India slipping on the global democracy index should come as no surprise. The way the Centre is handling the anti-CAA protests has clearly led to widespread perception that there is growing intolerance to dissent and suppression of democratic rights in the country. The Democracy Index 2019, compiled by the Economist Intelligence Unit, seeks to show a mirror to the global regimes in matters of political, economic and social liberalism. It is a matter of concern that India has declined in its overall score from 7.23 in 2018 to 6.9 now and it has been classified as “flawed democracy,” just two steps away from being called an authoritarian regime. The index termed the erosion of civil liberties as the primary cause of India’s democratic regression. The last six months have severely damaged the country’s image. Except for pluralism and electoral processes, where India scored 8.67, there has been a drastic slide in the perception of governance, political culture and civil liberties. In a way, it is the functionality and leadership of the government that has clearly been put under the scanner. Instead of trashing the report as “western conspiracy to sully the country’s image”, the ruling dispensation must take the findings as a wake-up call and work earnestly to improve the key indicators, particularly tolerating dissent and fostering a culture of healthy debate. Unfortunately, the discourse in the country has become so polarised that any voice of dissent is sought to be branded as anti-national and this binary is being amplified in social media.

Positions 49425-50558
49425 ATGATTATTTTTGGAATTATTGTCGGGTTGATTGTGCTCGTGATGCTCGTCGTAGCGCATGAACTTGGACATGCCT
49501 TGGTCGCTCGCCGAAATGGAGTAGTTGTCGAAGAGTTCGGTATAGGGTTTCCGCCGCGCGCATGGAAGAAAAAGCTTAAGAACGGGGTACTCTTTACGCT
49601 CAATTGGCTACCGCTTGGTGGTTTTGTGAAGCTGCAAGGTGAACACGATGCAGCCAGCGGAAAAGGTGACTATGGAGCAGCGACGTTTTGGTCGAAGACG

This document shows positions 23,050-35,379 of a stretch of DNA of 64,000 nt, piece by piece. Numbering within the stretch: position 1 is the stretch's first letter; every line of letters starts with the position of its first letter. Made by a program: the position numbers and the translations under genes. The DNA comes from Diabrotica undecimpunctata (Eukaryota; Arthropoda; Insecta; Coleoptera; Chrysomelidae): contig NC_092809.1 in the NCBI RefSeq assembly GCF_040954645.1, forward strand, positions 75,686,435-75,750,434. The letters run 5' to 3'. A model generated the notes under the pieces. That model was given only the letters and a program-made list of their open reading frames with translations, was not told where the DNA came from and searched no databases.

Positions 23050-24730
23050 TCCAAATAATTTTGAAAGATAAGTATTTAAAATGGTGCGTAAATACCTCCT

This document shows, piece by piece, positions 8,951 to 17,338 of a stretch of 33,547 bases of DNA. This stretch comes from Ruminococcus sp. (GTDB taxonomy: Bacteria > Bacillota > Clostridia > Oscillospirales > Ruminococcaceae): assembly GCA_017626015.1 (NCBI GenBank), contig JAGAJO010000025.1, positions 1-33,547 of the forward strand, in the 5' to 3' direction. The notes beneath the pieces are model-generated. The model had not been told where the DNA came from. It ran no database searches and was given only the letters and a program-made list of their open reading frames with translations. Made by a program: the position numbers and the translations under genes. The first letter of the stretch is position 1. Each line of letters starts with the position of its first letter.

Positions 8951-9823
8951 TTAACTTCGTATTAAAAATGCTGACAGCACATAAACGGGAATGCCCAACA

In the past, India was respected all over the world for its liberal and democratic ethos. However, the otherisation and ghettoisation of politics, perpetuated through citizenship laws and a census based on profiling, are clearly divisive in intent and end up pitting people against each other. The crackdown on students and civil society protests has been the proverbial last straw. The countrywide internet shutdowns on dissenting voices and protests have given India the dubious distinction of authorising over 67% of the world’s internet shutdowns. There are genuine fears that the twin policies of the Citizenship Amendment Act (CAA) and the National Register of Citizens (NRC) will result in religious discrimination and undermine the spirit of the Constitution. The country cannot afford to get bogged down with such bitterly divisive issues at a time when there are more pressing public issues crying for attention. In view of the nationwide unrest over the CAA-NRC, the Centre must reach out to the people and allay their apprehensions instead of seeking to suppress the dissent. Contentious politics cannot be force-fed in a democracy. A sharp and sustained focus on reviving the economy, job creation and social support areas could help the country significantly improve its global standing.